November 12, 2006

Sunday Scribblings - Ackerman

"I don't want to be a passenger in my own life." (Diane Ackerman)

The prompt from Sunday Scribblings this week asks us to respond to this quote.

I decided not to be a passenger in my own life a long time ago, so for me to think about this means remembering those days when I was still in the stage of becoming the captain of my own ship.

When I was falling in love with a woman for the first time, I was young enough that I didn't truly understand what was happening.
This lack of knowledge was both my saving and my downfall. It saved me because it kept me from fully experiencing the fear of what lay ahead. It doomed me because I didn't know enough to be obsessively secretive, and so was soon exposed to the world's condemnation and abuse.

My parents wanted to protect me, but were largely powerless to do so. And some of their ideas about protection would have "protected" me out of what was to become my life.

So I made a decision. Faced with the possible loss of my family of origin, or with the slow erosion of self that denying my identity would cause, I chose to follow my heart forward. Even if it mean losing the family who had been my safe harbor for my entire life leading up to that point.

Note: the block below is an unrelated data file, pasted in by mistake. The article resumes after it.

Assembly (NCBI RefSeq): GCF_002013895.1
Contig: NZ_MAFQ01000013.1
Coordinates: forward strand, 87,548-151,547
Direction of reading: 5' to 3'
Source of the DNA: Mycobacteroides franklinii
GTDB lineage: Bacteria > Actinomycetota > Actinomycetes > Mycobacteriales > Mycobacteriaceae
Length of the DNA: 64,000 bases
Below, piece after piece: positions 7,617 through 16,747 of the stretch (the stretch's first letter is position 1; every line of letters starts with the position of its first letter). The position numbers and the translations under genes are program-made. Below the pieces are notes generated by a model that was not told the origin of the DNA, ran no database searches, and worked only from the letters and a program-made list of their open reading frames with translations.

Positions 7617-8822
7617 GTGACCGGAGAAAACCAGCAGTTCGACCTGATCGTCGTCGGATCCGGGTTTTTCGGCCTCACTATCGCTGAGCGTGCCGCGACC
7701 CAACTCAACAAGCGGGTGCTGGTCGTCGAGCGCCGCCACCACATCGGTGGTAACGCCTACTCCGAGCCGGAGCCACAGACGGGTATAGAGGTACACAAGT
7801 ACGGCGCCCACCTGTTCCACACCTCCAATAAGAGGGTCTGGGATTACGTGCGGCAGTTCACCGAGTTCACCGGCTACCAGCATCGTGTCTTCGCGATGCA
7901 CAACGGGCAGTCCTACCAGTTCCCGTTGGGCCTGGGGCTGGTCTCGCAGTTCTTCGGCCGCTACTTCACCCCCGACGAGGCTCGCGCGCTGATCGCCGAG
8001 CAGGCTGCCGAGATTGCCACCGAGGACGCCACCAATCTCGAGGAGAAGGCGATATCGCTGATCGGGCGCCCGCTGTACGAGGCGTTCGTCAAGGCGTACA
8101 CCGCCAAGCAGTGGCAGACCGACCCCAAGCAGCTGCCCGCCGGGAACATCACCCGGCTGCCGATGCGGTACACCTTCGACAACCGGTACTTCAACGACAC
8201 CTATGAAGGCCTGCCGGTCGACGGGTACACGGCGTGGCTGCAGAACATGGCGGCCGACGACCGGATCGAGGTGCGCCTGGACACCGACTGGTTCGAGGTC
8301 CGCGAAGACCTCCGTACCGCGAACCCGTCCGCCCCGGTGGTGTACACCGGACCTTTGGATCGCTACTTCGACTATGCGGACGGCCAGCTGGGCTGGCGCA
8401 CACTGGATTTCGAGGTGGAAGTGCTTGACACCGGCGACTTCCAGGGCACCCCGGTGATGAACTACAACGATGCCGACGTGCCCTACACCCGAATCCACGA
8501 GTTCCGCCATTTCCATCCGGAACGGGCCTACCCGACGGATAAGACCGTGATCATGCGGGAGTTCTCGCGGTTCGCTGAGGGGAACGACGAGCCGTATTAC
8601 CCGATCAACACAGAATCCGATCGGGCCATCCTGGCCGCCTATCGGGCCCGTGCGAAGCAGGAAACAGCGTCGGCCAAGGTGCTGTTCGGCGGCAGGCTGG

As it turned out, I was one of the lucky ones. My family's understanding grew along with my own, and I got to keep both my birth family and the family I now make my life with. I have been truly blessed.

The only sense in which I am a passenger is the sense in which we all are. There is one boat, and we are all in it together.

Which leads me to one of my favorite quotes, by Jane Addams of Hull House fame: "The good we secure for ourselves is precarious and uncertain – until it is secure for all of us, and incorporated into the common good."

(Thanks to the women of Sunday Scribblings
for their continuing inspiration.)


Anonymous said...

What a great quote- and story. You are one of the lucky ones!

Maya's Granny said...

When my niece discovered that she loved a woman, I didn't know what to do to help her except love her and welcome her partner. Some of the family could do that easily, some took a little longer. I am proud of my family that they all worked to make that journey. I grieve for all of the vulnerable young people whose families don't.

Shelley said...

ren.kat Thank you. I try to remember to say it every day.

Maya's granny, love changes everything. In loving your niece unchangedly and welcoming her partner, you have helped to heal the world.

It's getting better out here, but it does sometimes feel like a kind of desperate "beat the clock"... how many young people will we fail to reach in time?

Still, thank you for being you. It's all any of us can really do.